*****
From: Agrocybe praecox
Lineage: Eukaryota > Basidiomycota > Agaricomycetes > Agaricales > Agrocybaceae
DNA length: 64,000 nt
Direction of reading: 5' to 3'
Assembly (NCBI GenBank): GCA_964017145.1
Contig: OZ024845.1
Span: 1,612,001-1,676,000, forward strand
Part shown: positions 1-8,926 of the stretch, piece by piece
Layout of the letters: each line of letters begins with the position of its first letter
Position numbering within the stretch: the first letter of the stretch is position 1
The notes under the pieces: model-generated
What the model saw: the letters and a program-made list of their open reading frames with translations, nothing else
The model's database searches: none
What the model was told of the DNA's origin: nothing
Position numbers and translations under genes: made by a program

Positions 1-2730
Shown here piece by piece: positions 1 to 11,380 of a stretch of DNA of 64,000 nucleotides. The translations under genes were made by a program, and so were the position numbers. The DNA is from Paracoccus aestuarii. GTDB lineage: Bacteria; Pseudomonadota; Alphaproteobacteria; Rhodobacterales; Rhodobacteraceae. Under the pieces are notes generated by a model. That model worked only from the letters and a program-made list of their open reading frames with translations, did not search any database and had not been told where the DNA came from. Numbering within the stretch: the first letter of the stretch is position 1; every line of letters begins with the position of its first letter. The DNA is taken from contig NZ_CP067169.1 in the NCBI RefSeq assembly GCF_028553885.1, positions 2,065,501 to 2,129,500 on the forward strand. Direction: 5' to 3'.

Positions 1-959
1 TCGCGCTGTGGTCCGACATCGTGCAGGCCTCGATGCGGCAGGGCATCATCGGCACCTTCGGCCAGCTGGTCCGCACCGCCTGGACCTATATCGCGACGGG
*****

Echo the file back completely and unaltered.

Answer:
From: Agrocybe praecox
Lineage: Eukaryota > Basidiomycota > Agaricomycetes > Agaricales > Agrocybaceae
DNA length: 64,000 nt
Direction of reading: 5' to 3'
Assembly (NCBI GenBank): GCA_964017145.1
Contig: OZ024845.1
Span: 1,612,001-1,676,000, forward strand
Part shown: positions 1-8,926 of the stretch, piece by piece
Layout of the letters: each line of letters begins with the position of its first letter
Position numbering within the stretch: the first letter of the stretch is position 1
The notes under the pieces: model-generated
What the model saw: the letters and a program-made list of their open reading frames with translations, nothing else
The model's database searches: none
What the model was told of the DNA's origin: nothing
Position numbers and translations under genes: made by a program

Positions 1-2730
Shown here piece by piece: positions 1 to 11,380 of a stretch of DNA of 64,000 nucleotides. The translations under genes were made by a program, and so were the position numbers. The DNA is from Paracoccus aestuarii. GTDB lineage: Bacteria; Pseudomonadota; Alphaproteobacteria; Rhodobacterales; Rhodobacteraceae. Under the pieces are notes generated by a model. That model worked only from the letters and a program-made list of their open reading frames with translations, did not search any database and had not been told where the DNA came from. Numbering within the stretch: the first letter of the stretch is position 1; every line of letters begins with the position of its first letter. The DNA is taken from contig NZ_CP067169.1 in the NCBI RefSeq assembly GCF_028553885.1, positions 2,065,501 to 2,129,500 on the forward strand. Direction: 5' to 3'.

Positions 1-959
1 TCGCGCTGTGGTCCGACATCGTGCAGGCCTCGATGCGGCAGGGCATCATCGGCACCTTCGGCCAGCTGGTCCGCACCGCCTGGACCTATATCGCGACGGG